Alfred Hitchcock is the finest filmmaker of suspense and thrill and even chase. His chase films are far superior and better than most. The 39 steps started it all way back in 1935 and his other films like "North By Northwest" followed it up.
I saw this film way back in 1994 in DD Metro when films were played at 10 30 at Night. I revisited this film nearly 3 times again and this time, I am reviewing it now. I must confess that I love this in all aspects.
An innocent accused of murder Robert Donat, running from London to Scotland and back picks up a reluctant Madeleine Carroll as his companion. The journey they undertake is a revelation. It's more suspenseful and happening than being merely called romantic. The hotel in which they stay, the happenings around. The protection offered and the escape and the ultimate truth being brought out. This forms the crux of the film. Now, all this while, there are some splashes of romances at least some nuances being thrown at and I hope you watch it for yourself to know what those are.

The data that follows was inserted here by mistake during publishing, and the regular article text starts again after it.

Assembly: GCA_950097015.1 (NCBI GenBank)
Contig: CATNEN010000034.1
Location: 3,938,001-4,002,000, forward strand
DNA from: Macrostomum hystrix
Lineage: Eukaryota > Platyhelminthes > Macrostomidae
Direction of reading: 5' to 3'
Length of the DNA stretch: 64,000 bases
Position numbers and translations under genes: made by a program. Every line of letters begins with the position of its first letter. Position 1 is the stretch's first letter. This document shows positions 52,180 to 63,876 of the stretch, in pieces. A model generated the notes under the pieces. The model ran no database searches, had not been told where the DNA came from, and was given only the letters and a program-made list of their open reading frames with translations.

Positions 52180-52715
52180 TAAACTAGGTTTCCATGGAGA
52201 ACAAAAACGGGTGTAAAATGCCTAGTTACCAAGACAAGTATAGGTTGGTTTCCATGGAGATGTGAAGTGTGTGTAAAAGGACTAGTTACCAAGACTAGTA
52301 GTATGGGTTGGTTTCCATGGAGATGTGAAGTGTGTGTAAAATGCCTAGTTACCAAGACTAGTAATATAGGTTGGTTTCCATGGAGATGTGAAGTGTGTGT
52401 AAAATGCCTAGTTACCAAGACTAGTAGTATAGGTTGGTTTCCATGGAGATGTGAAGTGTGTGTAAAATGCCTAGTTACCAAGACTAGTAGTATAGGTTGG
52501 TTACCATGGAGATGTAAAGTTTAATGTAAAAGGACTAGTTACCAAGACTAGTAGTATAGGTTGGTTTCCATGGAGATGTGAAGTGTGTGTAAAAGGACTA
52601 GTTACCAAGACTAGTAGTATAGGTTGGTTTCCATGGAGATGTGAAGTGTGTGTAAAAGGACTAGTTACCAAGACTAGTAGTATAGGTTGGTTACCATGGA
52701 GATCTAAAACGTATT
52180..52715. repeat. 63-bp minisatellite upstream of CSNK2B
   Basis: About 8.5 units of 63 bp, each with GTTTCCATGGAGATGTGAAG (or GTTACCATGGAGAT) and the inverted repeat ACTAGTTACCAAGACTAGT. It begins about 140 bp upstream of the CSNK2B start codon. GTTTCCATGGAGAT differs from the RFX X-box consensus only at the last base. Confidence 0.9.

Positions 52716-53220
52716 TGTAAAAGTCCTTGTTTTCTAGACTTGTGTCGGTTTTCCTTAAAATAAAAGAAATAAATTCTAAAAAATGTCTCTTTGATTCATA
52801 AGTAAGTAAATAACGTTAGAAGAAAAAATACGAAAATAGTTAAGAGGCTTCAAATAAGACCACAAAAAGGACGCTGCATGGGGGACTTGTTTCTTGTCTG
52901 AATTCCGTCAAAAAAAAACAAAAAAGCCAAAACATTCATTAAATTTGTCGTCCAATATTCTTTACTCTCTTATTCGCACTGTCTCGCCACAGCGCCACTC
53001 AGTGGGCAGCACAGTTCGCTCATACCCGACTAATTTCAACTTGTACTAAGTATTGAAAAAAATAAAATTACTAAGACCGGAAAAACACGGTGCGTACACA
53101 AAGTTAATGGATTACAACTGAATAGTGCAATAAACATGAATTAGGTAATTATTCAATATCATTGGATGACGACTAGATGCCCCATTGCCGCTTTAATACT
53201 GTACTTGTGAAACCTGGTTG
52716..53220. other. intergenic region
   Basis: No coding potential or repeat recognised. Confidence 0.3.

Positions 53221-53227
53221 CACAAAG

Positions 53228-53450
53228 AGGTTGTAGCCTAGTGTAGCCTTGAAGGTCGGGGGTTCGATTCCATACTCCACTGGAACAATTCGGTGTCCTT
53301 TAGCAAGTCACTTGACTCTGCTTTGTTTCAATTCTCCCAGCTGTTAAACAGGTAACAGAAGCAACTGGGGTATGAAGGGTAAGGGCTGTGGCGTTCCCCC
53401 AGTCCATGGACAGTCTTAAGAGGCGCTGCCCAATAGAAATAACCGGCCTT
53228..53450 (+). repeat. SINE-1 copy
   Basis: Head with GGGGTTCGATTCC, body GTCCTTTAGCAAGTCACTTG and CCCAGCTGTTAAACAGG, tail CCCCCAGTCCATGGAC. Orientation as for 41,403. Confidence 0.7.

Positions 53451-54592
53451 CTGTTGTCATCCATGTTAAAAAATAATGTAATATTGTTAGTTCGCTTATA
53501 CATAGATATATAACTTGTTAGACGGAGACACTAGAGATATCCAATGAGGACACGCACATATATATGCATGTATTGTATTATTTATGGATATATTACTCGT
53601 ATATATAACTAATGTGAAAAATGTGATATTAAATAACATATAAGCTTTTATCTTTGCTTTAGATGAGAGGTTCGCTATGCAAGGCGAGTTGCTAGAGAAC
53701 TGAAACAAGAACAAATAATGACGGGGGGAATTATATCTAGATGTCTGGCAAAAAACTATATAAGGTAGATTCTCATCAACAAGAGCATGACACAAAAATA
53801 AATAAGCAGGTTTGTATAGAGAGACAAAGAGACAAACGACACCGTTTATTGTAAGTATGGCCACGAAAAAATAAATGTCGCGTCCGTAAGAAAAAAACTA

Oh, did I mention that this is an espionage film. Now, 4 years before the World War 2, Hitchcock made this in England and thats the vision of a man. Post World War, the spies become a common phenomenon. But Hitchcock made all of these much before anyone had even got a thought and that's genius. Of course there can be few more espionage films prior to this but Hitchcock glorified the genre with this film I believe.
This film came after the much successful "The Man Who Knew Too Much" and the climax follows a similar path. But this is probably Hitchcock's best film from his pre-Hollywood period era. There are some really wonderful editing moments like the one after the maids scream dissolves into the hissing of a train whistle. Now, see what she finds and that's really good in terms of editing and screenplay too.
Now, cinematography is superb the sound editing of which Hitchcock is a master is sublime considering 1935 and from gun shot to wind everything seems to be captured well.
The 39 Steps is the quintessential Hitchcock and it's worth a watch for it holds many aces up the sleeve and delivers it at the apt moments. A 4/5 for this.